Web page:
gadg-et-oid [gaj-it-oid]


1. having the characteristics or form of a gadget;
resembling a mechanical contrivance or device.

EcoFlow WAVE 2 Portable Air-conditioner Review

EcoFlow’s WAVE 2 is the holy grail. A dual hose air conditioner you can buy in the UK. I might just as well leave the review at that, but there’s quite a bit more to say about this bizarre, transformer-like, portable, battery-powered behemoth.

It’s summer. I’m going to preface this entire review with one simple caveat: I am only testing the WAVE 2’s cooling potential. It’s hot, I have no desire to find out if it can make the room hotter. I’ll try that in winter. This said, I think almost everyone interested in the EcoFlow WAVE 2 right now is going to want to cool, rather than heat.

The EcoFlow WAVE 2 sat outside on grass. It’s a chunky grey and black plastic air conditioner with two vents on top and a little LCD display with controls. The battery sticks out underneath like a little chin, giving the impression that it’s a robot head.

A heck of a beast running outdoors! Can just park yourself in front of the cool air output and chill.


A second, rather huge caveat, is that I am not- by any stretch of the imagination- an “outdoorsy” person. I not only have no inclination to camp (despite some pretty significant brushes with camping in my past) but I detest it. I don’t like “roughing it,” I am wholly a creature of comfort. I will not be taking the WAVE 2 to remote campsites deep in the … wherever it is people camp… and I will not be rolling around in an RV or bobbing in a boat.

What I will be doing is determining how well the WAVE 2 manages to reach and maintain a comfortable temperature in a 14 square metre (around 150 square feet) bedroom using both the inlet and outlet hoses to get that ideal, optimum efficiency, dual-hose setup. This is on the large size for the sort of recreational vehicle you might expect to cool (or heat) with WAVE 2, but the room probably has (albeit this is an old, old house) significantly better insulation.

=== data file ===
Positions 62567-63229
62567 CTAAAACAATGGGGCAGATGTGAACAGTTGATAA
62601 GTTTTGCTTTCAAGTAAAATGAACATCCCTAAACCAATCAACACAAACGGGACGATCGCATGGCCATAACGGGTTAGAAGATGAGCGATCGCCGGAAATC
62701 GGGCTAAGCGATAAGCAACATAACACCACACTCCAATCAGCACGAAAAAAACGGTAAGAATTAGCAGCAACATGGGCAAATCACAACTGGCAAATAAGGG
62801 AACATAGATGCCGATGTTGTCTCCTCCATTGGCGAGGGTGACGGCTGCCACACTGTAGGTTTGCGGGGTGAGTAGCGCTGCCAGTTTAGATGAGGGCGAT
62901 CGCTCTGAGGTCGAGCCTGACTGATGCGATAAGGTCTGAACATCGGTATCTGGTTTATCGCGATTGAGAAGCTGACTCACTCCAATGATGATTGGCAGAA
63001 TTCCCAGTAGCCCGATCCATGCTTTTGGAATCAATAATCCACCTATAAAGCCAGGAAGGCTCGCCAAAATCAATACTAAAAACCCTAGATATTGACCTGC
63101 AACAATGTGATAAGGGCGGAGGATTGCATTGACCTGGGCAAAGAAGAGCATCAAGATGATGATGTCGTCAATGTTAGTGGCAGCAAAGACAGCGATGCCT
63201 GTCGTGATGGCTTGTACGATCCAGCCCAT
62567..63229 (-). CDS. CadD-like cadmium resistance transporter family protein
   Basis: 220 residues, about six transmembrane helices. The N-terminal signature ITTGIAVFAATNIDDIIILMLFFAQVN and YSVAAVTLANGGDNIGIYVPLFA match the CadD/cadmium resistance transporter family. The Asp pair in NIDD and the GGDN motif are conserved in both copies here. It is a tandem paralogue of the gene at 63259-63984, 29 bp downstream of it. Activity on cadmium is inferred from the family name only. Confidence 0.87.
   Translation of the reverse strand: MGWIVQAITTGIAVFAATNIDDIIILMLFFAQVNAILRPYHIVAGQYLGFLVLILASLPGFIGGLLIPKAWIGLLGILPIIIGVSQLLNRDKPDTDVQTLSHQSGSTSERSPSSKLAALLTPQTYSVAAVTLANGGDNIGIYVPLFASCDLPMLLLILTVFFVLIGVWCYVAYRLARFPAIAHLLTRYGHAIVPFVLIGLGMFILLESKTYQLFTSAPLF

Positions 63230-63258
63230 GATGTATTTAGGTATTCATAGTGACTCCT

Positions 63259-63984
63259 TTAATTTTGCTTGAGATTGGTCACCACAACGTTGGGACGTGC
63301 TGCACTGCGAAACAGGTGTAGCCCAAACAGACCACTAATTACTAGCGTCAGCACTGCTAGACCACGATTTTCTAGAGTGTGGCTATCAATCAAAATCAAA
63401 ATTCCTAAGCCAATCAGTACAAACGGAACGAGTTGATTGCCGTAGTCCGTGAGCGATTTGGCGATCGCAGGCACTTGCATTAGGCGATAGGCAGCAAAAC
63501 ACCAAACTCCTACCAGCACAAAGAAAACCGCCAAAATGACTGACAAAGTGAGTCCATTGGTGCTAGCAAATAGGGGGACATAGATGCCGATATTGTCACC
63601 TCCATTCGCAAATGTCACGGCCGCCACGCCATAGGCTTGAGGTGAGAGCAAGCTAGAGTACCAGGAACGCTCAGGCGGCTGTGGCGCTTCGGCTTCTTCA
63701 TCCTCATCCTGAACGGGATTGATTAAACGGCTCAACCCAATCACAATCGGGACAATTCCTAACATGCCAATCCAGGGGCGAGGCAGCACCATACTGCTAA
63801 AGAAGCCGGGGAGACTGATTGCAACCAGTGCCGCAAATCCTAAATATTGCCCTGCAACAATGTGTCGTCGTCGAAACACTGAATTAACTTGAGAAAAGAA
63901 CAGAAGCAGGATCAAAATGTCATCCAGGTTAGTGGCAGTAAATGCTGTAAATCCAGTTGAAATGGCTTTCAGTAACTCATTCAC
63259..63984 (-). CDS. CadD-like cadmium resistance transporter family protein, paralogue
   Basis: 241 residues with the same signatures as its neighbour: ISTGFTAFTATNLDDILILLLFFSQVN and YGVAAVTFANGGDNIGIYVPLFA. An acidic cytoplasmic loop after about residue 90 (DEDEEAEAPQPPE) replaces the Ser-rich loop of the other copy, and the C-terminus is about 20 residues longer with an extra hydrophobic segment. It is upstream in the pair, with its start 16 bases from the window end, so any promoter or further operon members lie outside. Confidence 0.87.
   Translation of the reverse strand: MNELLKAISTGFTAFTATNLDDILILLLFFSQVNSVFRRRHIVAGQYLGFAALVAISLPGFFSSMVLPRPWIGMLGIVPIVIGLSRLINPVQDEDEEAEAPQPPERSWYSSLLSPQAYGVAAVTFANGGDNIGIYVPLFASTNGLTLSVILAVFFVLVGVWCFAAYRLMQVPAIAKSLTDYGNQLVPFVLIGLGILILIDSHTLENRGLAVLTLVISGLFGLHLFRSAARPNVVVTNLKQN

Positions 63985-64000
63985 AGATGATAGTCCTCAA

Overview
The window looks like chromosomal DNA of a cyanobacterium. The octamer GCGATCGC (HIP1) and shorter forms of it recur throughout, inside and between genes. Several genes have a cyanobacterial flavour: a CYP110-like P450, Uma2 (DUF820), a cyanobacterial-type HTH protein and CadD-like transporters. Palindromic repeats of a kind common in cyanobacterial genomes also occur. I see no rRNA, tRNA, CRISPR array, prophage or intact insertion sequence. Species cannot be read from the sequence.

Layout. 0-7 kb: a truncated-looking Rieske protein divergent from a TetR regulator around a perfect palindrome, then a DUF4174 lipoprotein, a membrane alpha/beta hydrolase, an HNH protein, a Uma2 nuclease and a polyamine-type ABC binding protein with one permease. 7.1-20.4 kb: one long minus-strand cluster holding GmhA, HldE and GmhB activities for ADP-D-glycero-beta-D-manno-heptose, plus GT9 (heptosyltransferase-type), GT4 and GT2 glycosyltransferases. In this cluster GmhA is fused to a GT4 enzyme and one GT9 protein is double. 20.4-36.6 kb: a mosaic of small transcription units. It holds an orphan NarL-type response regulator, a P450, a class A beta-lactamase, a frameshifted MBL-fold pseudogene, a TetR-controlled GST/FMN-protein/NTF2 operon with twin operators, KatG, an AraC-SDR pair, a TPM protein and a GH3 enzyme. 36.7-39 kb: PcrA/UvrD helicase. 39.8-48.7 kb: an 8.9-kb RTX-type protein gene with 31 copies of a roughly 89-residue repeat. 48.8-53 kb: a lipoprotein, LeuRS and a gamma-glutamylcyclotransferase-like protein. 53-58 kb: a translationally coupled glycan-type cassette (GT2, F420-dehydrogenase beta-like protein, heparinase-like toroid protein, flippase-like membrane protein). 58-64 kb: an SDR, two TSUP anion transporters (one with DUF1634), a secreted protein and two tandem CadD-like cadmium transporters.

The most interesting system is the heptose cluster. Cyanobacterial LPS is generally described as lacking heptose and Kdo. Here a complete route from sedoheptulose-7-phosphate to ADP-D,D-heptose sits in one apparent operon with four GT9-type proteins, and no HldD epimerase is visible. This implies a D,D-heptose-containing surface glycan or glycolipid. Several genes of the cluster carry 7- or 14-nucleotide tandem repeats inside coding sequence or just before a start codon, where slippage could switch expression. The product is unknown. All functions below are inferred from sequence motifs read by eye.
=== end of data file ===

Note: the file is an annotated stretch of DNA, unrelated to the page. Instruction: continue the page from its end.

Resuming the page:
I will also evaluate the WAVE 2’s portability by lugging it around the house and using it in its various configurations to cool other rooms. If you’re interested in the WAVE 2 for an RV or similar setup, then these tests may not set the right expectations. If you’re interested in the WAVE 2 because you can’t seem to find a dual hose system that doesn’t involve drilling two holes and mounting it on the wall- then this review is for you.

And that is, perhaps, the WAVE 2’s biggest strength. Before we get into how well it works, let’s do a quick estimate of the costs.

Price vs Wall-mounted Twin-duct Systems

To be clear I’m completely ignoring the relatively cheap, single-hose AC units that are readily available in the UK. I’m operating on the foregone conclusion that these suck for reasons that Technology Connections will enthusiastically explain to you.

To set a fair comparison we’ll drop the battery out of the equation (you likely won’t need it around the home, but it has some real potential benefits for load shifting) and set the very low expectation that we want to cool two rooms, but not necessarily at the same time. Let’s say a family room during the day and a bedroom during the night.

On the blue team we have EcoFlow’s WAVE 2, retailing for realistically £950. It can cool those two rooms, but requires that you heft it from one to the other. To make that easier we’ll round the price to a cool £1000 and say you’ve picked up an extra set of exhaust ducts and you leave these installed in their retrospective locations.

On the red team we have the humble packaged, twin-duct air-conditioner. These are wall-mounted, slimline units which are fixed in place and require two large holes drilled through your brickwork. To cool two rooms, then, you’ll need two of them and they retail at anywhere from £750 to … seemingly as much as you’re willing to pay. Let’s call it £1500. To play fair we’ll write off installation costs and assume you’re going DIY, since the WAVE 2 will also need some minor installation.

Right off the bat that’s a difference of £500. For less money you get a twin-duct system that cools as many rooms as you’re willing to heft it into – including other houses – requires no installation and can be solar/battery powered if you’re so inclined.

So in the extremely narrow comparison versus twin-duct packaged, wall-mounted systems the EcoFlow WAVE 2 has a cost advantage. But is that 5100 BTU of cooling potential sufficient versus the 9000 of more conventional systems? The short answer is: it depends.